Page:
FLOOD

FLOOD is a new, influential voice that spans the diverse cultural landscape of music, film, television, art, travel, and everything in between.
Max Freedman
Articles See All
In Conversation
Beach House on Growing and Staying Grounded with Once Twice Melody

Victoria Legrand and Alex Scally discuss how their core aesthetic remains the same as they expand their sonic boundaries.

February 21, 2022
Digital Cover
The Community of Phoebe Bridgers’ Saddest Factory Records

With her new record label, Bridgers is using an ever-growing platform to promote her musical community in Los Angeles and beyond. Here, she and the label’s signees—including Claud, MUNA, Charlie Hickey, and Sloppy Jane—discuss their growing circle and the challenges of sharing their music through what’s ultimately a business.

February 14, 2022
In Conversation
In Conversation: Hana Vu on the Metaphors and Metamorphosis of “Public Storage”

The LA-based musician discusses her most collaborative, rock-oriented release yet—one whose “debut album” label tells only part of the story.

November 18, 2021
St. Vincent’s “Strange Mercy” at 10: How Annie Clark Brought Life to Not Feeling Alive

Her first of many albums in a highly tailored musical and narrative costume, Clark’s third and most consistent LP set her on a mercurial, cryptic path that continues today.

September 10, 2021
Mykki Blanco Is Here To Stay

The genre-defying artist discusses the freedom they felt on “Broken Hearts & Beauty Sleep,” their first release in five years.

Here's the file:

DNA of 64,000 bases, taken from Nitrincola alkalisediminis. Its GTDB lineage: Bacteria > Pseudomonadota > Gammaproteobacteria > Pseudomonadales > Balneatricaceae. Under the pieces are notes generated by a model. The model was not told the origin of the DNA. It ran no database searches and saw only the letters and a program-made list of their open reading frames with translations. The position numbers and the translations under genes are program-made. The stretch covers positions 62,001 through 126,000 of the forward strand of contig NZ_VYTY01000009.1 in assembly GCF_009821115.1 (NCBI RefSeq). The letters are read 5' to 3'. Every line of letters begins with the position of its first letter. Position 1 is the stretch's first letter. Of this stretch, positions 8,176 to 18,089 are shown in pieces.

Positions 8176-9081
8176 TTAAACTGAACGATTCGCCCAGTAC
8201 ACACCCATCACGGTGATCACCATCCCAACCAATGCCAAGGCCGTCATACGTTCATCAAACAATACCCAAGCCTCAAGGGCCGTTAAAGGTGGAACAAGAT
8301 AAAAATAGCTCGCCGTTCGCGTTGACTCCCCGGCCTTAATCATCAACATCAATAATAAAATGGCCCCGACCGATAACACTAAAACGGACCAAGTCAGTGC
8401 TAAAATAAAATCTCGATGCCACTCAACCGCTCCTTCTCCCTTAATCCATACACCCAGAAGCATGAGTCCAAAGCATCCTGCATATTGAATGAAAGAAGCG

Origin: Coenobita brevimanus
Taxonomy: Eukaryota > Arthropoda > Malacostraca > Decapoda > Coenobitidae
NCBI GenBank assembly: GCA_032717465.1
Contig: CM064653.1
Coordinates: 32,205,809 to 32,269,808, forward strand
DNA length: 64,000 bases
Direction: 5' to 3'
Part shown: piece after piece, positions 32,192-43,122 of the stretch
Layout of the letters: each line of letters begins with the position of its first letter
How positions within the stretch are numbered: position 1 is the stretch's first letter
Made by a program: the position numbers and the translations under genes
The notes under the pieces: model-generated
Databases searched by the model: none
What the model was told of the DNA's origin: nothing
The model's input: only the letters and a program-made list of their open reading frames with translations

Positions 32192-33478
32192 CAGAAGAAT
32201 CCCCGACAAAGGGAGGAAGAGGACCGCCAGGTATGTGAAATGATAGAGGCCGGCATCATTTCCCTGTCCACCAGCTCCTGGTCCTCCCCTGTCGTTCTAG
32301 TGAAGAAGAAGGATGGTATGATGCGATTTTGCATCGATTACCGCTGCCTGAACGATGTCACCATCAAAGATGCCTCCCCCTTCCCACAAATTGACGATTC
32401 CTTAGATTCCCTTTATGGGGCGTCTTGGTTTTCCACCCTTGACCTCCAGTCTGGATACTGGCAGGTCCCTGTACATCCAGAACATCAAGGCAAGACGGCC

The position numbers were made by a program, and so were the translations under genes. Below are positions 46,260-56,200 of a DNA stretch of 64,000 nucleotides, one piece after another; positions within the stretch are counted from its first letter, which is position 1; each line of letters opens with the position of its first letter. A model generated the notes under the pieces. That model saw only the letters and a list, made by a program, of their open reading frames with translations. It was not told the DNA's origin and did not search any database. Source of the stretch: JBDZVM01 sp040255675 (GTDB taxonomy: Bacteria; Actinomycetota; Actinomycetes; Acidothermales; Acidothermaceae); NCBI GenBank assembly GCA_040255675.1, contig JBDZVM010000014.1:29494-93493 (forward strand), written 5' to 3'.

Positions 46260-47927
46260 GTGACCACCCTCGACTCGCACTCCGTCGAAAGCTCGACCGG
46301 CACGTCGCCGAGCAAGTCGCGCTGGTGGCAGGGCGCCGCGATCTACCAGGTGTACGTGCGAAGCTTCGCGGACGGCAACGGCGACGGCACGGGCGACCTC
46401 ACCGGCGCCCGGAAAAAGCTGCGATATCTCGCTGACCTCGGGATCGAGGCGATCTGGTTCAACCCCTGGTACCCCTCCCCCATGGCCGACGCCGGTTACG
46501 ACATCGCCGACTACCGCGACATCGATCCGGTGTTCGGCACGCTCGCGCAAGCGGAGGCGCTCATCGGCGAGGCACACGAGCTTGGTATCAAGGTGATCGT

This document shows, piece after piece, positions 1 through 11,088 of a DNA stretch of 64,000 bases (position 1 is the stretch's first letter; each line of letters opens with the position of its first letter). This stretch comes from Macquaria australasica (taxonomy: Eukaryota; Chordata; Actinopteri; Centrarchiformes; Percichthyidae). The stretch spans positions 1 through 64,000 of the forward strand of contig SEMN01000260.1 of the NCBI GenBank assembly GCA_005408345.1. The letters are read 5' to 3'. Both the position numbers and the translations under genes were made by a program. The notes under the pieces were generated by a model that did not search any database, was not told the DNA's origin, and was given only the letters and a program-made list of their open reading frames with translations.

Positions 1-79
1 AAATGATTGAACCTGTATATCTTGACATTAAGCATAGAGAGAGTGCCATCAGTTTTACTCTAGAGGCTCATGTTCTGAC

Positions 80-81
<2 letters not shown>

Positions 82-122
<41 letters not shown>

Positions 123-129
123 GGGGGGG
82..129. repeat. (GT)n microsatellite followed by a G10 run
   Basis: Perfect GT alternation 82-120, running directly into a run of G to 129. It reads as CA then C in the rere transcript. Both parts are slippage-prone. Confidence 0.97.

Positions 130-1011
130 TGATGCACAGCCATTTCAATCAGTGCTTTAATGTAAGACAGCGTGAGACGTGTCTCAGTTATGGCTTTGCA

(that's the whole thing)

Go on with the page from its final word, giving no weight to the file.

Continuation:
June 24, 2021
SOPHIE’s Loss Is Devastating for Pop Music, LGBTQ+ Culture, and Everything Between

SOPHIE massively impacted 21st century music and queer discourse, and the musician’s sudden death leaves a vast, heartbreaking gap.

February 01, 2021
The Most Surprising Collaborations of 2020

10 head-turning guest verses to match these strange times.

December 28, 2020
Jesse Kivel’s Guide To Los Angeles Via the Landmarks of “Infinite Jess”

Kivel’s new LP is his memory map of LA, so we invited him to walk us through his version of the city.

November 12, 2020
Knot on Returning to Music and Living an Explicitly Political Life

The Boston rock band Krill is back with a new name, a new member, years of activist experience, and plenty to say about living politically.

October 28, 2020
On “Stories From the City, Stories From the Sea,” PJ Harvey Accidentally Predicted America

As the mercurial British artist’s fifth album turns 20, its unintentional foreshadowing of the U.S.’s bleak future remains unsettling.

October 23, 2020
Sooper Records Gives Back to Chicago

NNAMDÏ, Sen Morimoto, Glenn Curran, KAINA, and Blacker Face, the label’s co-founders and artists, wind up succeeding as activists without thinking too much about it.

October 21, 2020
How Artists Are Making Some of the Year’s Best Music Videos in Quarantine

Evanescence, Glass Animals, Jessy Lanza, Thao & the Get Down Stay Down, and their video directors talk about transcending quarantine’s creative limits.

June 11, 2020
IDK, RMR, Warner Records Executives, and Partners Discuss the Music Industry Fight for Black Lives

The town hall meeting addressed injustice, the power of donating, and mentoring Black youth.

June 05, 2020
Caroline Rose Is (Carefully) Becoming a Superstar

The narrator of “Superstar” is an ostentatious caricature, but their journey speaks to real concerns.

March 04, 2020
Don’t Worry, U.S. Girls Is Still an Anti-Capitalist Project

Meg Remy’s newest album may at first seem apolitical, but it’s just a different take on longtime interests.

March 03, 2020
Caribou’s Dan Snaith: the Family Man Surrounded By Change

His long-awaited seventh album, “Suddenly,” is an exercise in empathy.

February 25, 2020
Digital Cover
Best Coast: Feeling OK for the First Time

In our new digital cover story, Bethany Cosentino talks “Always Tomorrow” and how she got to the point of finally feelin’ good and getting sober.

February 20, 2020